# IntMath Newsletter: vision, wealth and slopes

By Murray Bourne, 28 Oct 2010

28 Oct 2010

In this Newsletter:

1. Math application: 20/20 vision and trigonometry

2. Math application: Statistics and wealth distribution

3. Math tip: The slope of the 3 main trigonometric curves

4. Friday math movies: Math education and cell animations

6. Final thought: Dealing with mistakes

Welcome to the hundreds of new people who have signed up for the IntMath Newsletter!

## 1. What does 20/20 vision mean?

**Suitable for: **Everyone. This article ties trigonometric concepts into something that's important for all of us - good vision.

We often hear the expression 20/20 vision. What do the 2 numbers mean? |

## 2. Singapore wealth - mean and median?

**Suitable for: **Everyone. The wealth distribution of a country affects its stability, so this is an important application of statistics.

When we have a distribution with a high mean but a low median, what does it look like? |

## 3. Explore the slope of the sin, cos and tan curves

**Suitable for: **Everyone. The slope of a straight line is easy - find vertical rise and divide by horizontal run. But what is the slope of a curve? This is an important concept and worth thinking about, even if you've never heard of calculus yet.

I broke this up into 3 separate articles to make it more digestible.

Use an interactive graph to explore how the slope of sine x changes as x changes. |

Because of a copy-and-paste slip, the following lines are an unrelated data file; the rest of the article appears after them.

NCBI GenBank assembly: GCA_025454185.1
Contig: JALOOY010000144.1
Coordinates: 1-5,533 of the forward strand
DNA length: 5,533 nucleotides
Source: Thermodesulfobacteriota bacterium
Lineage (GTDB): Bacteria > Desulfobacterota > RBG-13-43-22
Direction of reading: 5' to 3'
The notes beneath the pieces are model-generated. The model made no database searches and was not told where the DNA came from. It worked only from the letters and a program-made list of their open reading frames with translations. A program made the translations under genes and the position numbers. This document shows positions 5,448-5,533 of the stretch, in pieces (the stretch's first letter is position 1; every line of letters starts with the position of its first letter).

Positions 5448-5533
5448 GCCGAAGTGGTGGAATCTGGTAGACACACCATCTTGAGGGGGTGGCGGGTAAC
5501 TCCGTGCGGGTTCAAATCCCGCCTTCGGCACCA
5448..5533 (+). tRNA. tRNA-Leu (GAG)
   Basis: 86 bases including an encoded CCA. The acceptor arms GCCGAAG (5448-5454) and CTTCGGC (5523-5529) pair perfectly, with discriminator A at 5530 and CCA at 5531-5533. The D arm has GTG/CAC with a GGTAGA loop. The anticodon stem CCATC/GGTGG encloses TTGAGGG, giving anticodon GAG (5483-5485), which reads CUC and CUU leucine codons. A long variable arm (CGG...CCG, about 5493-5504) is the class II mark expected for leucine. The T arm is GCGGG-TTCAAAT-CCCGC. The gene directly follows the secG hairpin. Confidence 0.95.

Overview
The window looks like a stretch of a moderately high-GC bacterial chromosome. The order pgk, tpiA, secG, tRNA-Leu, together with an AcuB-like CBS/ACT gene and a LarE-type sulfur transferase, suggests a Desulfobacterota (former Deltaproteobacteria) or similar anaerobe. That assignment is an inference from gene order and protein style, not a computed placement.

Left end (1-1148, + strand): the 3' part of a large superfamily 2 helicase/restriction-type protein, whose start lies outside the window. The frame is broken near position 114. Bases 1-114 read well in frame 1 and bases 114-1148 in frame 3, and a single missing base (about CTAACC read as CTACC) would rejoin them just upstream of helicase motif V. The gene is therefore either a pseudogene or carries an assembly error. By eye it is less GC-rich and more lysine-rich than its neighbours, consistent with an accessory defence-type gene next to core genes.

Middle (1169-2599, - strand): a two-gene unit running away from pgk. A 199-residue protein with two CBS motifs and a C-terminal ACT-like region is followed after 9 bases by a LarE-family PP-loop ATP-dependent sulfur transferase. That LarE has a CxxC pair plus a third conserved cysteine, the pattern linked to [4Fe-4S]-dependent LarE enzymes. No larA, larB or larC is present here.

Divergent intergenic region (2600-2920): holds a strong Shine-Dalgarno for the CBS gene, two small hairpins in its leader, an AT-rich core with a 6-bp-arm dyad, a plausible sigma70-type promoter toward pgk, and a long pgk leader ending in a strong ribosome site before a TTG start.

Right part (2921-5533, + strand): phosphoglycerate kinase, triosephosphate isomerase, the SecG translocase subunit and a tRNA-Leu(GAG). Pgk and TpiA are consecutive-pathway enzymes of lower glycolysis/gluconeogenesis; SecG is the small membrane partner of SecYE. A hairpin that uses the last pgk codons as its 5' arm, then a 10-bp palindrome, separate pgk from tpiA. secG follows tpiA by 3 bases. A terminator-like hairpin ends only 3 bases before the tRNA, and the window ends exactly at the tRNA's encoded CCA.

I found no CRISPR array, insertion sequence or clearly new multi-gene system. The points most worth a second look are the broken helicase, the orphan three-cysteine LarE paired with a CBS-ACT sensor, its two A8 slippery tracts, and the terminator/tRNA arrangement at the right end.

What is the value of the slope of the cosine curve? Use an interactive graph to investigate it. |

You can investigate the slope of the tan curve using an interactive graph. |

## 4. Friday math movies

**Suitable for: **Everyone.

## a. Arthur Benjamin's formula for changing math education

What math topic is most useful for people in their "real life"? Friday math movie: Arthur Benjamin's formula for changing math education |

## b. David Bolinsky animates a cell

Our bodies truly are beautiful and amazing. |

## 5. Final thought: Dealing with mistakes

Donald Trump had a very successful career in real estate until he ran into serious financial difficulties during the 1990s and basically went broke. He has since recovered and is now worth around US$2.6 billion.

The following quote by Trump applies to all math students!

"Make your mistakes work for you by learning from them."

Donald Trump

Until next time, enjoy whatever you learn.

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